A morning out in Kingston-upon-Thames on the Surrey/South London borders reminded me once again what great buildings there are in the UK. I am sure I pretty much took them for granted when I lived there, but having been starved of much architecture more than 100 years old, these styles and shapes just slapped me in the face.
The street market was in full swing, complete with cockney geezer flogging off cauliflowers at bargain prices.
As usual, my eye was drawn to flowers and this colourful market stall allowed me a wistful sigh at such variety plunged into a bucket.
Talking of flowers, good lord - it was December and there still so much colour and texture in the landscape and gardens. This camellia was in full bloom in my father-in-law's south London garden.
I was overcome with sheer jealousy actually - the vibrant hedges, luxurious laurels, (admittedly squelchy and sodden but oh-so-green) lawns and the sheer variety of evergreens - purple hebes in flower - sigh.
Even the modern style at Heathrow Airport's new terminal 5 was interesting to me - though one doesn't hang around with a camera when there are so many armed police officers close by, not that I think I look like a terrorist, but you never know.
A rainy day in central London is essential viewing on any trip back to the UK. The Christmas lights sparkled in the dull, cloudy afternoon light.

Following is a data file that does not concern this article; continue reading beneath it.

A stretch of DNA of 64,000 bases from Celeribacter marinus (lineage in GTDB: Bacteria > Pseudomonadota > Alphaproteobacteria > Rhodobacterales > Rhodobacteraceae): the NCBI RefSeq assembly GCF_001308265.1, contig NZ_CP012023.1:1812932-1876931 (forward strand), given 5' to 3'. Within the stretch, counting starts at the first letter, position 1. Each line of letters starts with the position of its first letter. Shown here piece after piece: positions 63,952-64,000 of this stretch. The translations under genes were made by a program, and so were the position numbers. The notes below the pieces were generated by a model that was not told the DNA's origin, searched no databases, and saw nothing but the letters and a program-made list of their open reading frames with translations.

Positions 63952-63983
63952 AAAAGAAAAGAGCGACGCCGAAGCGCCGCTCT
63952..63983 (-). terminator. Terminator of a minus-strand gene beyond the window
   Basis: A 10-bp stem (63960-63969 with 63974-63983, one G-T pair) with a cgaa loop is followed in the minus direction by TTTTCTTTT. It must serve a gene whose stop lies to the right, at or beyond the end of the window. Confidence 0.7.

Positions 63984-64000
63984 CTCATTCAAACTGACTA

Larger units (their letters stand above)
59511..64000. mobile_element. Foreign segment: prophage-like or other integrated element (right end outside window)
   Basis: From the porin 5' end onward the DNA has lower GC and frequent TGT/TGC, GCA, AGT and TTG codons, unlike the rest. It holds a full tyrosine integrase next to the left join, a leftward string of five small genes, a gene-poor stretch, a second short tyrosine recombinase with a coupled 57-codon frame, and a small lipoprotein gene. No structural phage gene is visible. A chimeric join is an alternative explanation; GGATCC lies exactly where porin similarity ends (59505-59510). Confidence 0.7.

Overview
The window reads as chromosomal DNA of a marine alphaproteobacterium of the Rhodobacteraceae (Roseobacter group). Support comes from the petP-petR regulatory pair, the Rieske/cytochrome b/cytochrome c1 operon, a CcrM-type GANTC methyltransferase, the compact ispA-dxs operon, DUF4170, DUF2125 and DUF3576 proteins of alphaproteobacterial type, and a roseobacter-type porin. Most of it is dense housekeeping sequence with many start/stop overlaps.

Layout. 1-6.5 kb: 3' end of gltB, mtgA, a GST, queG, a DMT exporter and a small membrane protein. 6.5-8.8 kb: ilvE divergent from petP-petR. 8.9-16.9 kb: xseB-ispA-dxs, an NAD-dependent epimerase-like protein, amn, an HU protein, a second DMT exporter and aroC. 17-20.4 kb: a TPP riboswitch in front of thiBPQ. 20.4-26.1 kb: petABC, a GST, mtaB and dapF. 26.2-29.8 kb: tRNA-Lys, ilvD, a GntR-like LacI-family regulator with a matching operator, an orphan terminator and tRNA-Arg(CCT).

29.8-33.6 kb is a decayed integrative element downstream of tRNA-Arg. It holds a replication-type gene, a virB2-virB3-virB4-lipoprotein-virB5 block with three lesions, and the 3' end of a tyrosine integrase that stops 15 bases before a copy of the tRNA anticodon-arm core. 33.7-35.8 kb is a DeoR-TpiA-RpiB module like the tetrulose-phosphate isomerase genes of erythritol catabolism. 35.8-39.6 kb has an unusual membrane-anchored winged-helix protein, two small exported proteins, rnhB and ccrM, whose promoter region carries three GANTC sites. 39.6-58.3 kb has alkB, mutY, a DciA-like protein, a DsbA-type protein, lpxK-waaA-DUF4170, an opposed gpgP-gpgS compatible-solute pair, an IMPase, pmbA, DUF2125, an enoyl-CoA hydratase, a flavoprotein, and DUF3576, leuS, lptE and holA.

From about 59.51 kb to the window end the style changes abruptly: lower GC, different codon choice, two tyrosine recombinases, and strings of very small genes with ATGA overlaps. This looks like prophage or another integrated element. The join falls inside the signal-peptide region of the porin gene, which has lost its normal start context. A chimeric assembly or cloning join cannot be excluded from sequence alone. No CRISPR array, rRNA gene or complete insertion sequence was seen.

Stunning efforts were made to illuminate little side alleyways.
Carnaby Street was awash with love.
Oxford Street displaying a rather large ode to the new Christmas Carol film release.
Ah ha! and finally, the main reason for hitting central London anyway - a trip to the theatre. Wow, what fun - we all thoroughly enjoyed this show - a prequel, if you will, to how the "Wicked Witch of the West" got her name. Clever story with superb cast. Highly recommended.
Even the detailing in the architecture in the theatre prompted another camera outing!
I return from this one week mini-holiday delighting in the abundant space and lack of humanity in my chunk of Canada, having felt constantly rushed, pushed along and claustrophobic in southern England .
I am shivering at the prospect of going outside into my current minus 21 degree snowy landscape; dressing in several layers to shovel snow off the driveway yesterday will soon lose its appeal after the tenth time. And realising that only a few days ago I was wandering around in only a hooded fleece in 8 degrees of dull but damp easy-to-manoeuvre mild weather.
The contrast in landscape and colour is startling. The UK offers a rich, green, damp and fertile vista but under a dullness to the light of day. Alberta currently offers a bright high sky with a white snowy view, but if there is no snow, there is no other colour until May.
Hmmmmm. And that's just what it all looked like.
I can't even begin to comment on what I feel like. These trips back consolidate so much, and unsettle completely in other ways!